Today’s Special: Himalayan Goat Meals

The Bhaba Pass is often known as the Shepherd’s trail, as many Shepherds use this route to travel between the Kinnaur and Spiti Valleys. Kinnaur has many green pastures and goats and sheep are taken for grazing on these lush pastures. The campsites of Bhaba Pass were Mulling, Kara, Phutsirang, after which you cross the Bhaba Pass at 4850 meters (around 15900 Feet) and camp at Phaldor on the Spiti side. Enroute, you meet many shepherds who herd group sizes of goats and sheep ranging from 200 to 1000. The number of shepherds are obviously directly proportional to the number of goats.

At our third campsite Phutsirang, we encountered bad weather and it was decided that we will not head to the Pass that day. The weather was windy, cloudy and it was raining. Around 10am, a pair of shepherds came down from the pass side towards our campsite. They were carrying 2 goats on their back. We recognized the two shepherds from yesterday’s Shepherd party of 10 men and over 1000 goats. They were carrying with them one dead goat and one badly injured one.

The dead adult male goat

“The weather is really bad up there. Visibility is poor. While grazing, rolling stones hit their heads. This one [adult male] died on the spot and this one [sub-adult] is badly injured. The pass has become very dangerous. We are not crossing today. The others have settled on a high ground around 70 meters above this campsite.”

As told to us, by the two shepherds

What I describe next is the way the shepherds flay, extract organs and store the meat when such situation occurs. They follow a clear protocol so as to ensure the meat does not go waste. We witnessed this thrice during our trek.

First they flay the animal. The furry skin comes off like a coat.

Flaying the goat

Then, they break off the ending part of the leg, that contains the hoof. This is followed by severing the head. Then, the inner organs and meat are all procured, after cutting the inner skin.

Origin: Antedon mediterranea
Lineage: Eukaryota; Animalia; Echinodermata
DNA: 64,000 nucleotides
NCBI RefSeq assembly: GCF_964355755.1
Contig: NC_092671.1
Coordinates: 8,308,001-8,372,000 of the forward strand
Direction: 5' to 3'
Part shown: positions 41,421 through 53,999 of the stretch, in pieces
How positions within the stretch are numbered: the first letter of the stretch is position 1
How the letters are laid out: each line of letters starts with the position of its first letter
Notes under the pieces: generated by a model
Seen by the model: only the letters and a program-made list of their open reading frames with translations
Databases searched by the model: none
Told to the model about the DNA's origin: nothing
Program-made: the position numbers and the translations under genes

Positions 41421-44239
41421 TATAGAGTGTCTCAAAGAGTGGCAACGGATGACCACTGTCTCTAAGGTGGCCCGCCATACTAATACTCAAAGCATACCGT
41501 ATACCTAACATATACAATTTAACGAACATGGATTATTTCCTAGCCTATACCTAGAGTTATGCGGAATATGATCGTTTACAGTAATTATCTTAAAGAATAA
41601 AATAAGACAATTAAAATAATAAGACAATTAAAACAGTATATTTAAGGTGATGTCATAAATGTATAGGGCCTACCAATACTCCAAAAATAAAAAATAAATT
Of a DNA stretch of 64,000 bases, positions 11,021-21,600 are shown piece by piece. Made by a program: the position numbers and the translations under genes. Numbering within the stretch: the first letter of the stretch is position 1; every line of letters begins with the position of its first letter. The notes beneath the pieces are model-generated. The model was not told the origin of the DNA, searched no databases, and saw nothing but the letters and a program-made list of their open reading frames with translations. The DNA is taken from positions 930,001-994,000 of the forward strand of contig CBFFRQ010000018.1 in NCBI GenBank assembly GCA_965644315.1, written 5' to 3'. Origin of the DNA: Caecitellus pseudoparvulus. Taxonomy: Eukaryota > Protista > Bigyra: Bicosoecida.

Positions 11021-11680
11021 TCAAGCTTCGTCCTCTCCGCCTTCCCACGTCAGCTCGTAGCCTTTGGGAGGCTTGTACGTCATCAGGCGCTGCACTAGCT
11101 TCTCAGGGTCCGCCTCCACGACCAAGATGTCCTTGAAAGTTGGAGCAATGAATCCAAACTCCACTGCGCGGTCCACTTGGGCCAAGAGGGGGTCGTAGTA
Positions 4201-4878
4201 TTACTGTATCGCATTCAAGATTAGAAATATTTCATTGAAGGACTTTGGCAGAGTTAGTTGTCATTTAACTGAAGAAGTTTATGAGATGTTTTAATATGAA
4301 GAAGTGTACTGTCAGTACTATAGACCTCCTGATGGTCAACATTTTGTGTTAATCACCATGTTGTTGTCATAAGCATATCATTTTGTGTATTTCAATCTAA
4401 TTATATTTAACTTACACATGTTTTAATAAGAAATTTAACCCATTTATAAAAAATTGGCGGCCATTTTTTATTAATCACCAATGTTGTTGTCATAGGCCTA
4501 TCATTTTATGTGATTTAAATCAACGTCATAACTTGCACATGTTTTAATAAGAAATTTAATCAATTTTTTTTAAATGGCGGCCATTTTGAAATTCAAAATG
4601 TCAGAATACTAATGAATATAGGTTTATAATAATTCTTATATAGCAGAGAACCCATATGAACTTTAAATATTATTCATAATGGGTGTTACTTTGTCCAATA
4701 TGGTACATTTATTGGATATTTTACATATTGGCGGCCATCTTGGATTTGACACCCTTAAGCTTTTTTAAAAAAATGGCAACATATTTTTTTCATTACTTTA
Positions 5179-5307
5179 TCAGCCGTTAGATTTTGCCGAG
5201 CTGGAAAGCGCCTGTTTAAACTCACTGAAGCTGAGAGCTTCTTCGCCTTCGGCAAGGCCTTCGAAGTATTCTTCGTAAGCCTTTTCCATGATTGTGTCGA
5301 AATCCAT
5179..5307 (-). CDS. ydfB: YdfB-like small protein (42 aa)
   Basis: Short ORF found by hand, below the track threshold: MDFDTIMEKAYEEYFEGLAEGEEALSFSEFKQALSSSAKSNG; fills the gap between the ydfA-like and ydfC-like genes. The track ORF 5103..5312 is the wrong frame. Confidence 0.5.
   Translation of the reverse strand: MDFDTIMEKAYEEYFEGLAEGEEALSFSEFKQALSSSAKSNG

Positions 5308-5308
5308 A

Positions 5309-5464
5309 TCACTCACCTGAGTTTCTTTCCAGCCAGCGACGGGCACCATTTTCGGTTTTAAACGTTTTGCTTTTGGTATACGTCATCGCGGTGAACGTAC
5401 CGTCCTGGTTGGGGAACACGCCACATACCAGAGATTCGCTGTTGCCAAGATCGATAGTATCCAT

Inner skin is cut

Kidneys, Liver and heart are the first choice. They are kept aside and tend to use that first.

These became the main ingredients for their favourite meat stew.

Then, Sitaram [our guide] spent a good 20 minutes on cleaning the intestines of the goat. He did this by washing the intestinal tube in the running stream.

Washing the goat intestine

After several washes, he looked satisfied. On looking at my curious face, he said:

We make a special dish called “Boti” with this. It is a local delicacy.


Meanwhile, the other Shepherd took the bones, head and hooves up the mountain, dug a pit and buried them in it (which would eventually decompose). When asked why he did that, he said, pointing at one of the shepherd dogs:

“ये खाएगा तो शिकारी बन जाएगा” [If our sheep-dogs eat this raw meat, they will become predators to these goats.]


Now, all that was left was some remnants and blood on the rocks.

All that was left at the site

No sooner the shepherds were done than Yellow-billed Choughs (Pyrrhocorax graculus) cleaned up the place by eating the minuscule pieces of meat and the blood.

A quick clean up by the Yellow-billed Choughs

I watched in awe, how these four men split the work among themselves and made best of the unfortunate situation. Yes, the owner lost two goats but this is how life was in the mountains. They helped each other in this process, shared the work, rewards and meals. Nothing went waste. What remained was taken care of by the Choughs.

Sharing was the way of the hills

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My name is Adithi Muralidhar. I am a nature enthusiast based in Mumbai, India.

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